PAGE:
Removal of shelterin reveals the telomere end-protection problem.
The telomere end-protection problem is defined by the aggregate of DNA damage signaling and repair pathways that require repression at telomeres. To define the end-protection problem, we removed the whole shelterin complex from mouse telomeres through conditional deletion of TRF1 and TRF2 in nonhomologous end-joining (NHEJ) deficient cells. The data reveal two DNA damage response pathways not previously observed upon deletion of individual shelterin proteins. The shelterin-free telomeres are processed by microhomology-mediated alternative-NHEJ when Ku70/80 is absent and are attacked by nucleolytic degradation in the absence of 53BP1. The data establish that the end-protection problem is specified by six pathways [ATM (ataxia telangiectasia mutated) and ATR (ataxia telangiectasia and Rad3 related) signaling, classical-NHEJ, alt-NHEJ, homologous recombination, and resection] and show how shelterin acts with general DNA damage response factors to solve this problem.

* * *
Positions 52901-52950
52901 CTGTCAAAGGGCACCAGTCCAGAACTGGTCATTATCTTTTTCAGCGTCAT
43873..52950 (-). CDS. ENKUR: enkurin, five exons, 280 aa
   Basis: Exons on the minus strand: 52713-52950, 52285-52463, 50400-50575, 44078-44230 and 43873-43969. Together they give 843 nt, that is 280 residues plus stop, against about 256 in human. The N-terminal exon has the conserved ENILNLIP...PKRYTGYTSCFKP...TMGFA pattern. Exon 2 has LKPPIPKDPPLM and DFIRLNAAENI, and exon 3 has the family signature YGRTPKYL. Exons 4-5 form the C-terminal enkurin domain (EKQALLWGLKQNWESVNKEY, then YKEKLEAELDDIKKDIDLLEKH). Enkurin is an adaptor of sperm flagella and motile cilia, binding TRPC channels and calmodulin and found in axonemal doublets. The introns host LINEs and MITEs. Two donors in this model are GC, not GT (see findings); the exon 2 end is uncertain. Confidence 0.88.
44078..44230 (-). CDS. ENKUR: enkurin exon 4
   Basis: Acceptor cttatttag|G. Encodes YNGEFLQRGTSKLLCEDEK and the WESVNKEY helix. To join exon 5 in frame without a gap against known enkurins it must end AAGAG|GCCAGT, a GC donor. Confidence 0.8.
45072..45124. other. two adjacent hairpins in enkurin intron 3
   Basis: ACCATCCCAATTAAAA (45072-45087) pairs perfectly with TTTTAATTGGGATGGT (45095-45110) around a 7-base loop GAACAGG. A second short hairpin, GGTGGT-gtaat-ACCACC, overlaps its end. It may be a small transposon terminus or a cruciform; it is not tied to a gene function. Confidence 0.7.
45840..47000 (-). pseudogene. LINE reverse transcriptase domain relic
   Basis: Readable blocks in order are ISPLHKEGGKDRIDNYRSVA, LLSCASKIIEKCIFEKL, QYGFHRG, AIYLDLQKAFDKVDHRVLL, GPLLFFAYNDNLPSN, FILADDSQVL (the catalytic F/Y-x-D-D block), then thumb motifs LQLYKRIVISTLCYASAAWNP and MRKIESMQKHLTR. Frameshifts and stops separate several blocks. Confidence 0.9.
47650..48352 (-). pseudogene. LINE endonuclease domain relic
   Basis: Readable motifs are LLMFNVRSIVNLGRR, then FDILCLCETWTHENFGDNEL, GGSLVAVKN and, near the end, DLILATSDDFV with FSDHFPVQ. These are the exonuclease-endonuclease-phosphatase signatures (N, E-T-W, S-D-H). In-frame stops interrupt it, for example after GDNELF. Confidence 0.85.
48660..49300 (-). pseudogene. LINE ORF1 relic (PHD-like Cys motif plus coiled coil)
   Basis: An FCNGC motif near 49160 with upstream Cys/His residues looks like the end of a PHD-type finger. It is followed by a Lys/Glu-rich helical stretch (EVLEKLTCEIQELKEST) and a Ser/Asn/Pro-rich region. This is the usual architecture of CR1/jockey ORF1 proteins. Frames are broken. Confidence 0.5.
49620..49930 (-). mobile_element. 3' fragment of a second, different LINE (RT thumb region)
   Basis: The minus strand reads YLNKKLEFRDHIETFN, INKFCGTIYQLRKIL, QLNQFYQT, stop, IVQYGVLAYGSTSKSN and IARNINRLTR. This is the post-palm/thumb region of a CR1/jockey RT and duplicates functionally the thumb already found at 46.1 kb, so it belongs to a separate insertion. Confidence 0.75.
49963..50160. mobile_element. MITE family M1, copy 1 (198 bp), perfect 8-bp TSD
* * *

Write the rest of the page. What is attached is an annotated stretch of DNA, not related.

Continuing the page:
SourceScience (New York, N.Y.) 336:6081 2012 May 4 pg 593-7
Ataxia Telangiectasia Mutated Proteins
Cell Cycle Proteins
Chromosomal Proteins, Non-Histone
DNA Breaks, Double-Stranded
DNA End-Joining Repair
Telomeric Repeat Binding Protein 1
Telomeric Repeat Binding Protein 2
Tumor Suppressor Proteins
Pub Type(s)Journal Article
Research Support, N.I.H., Extramural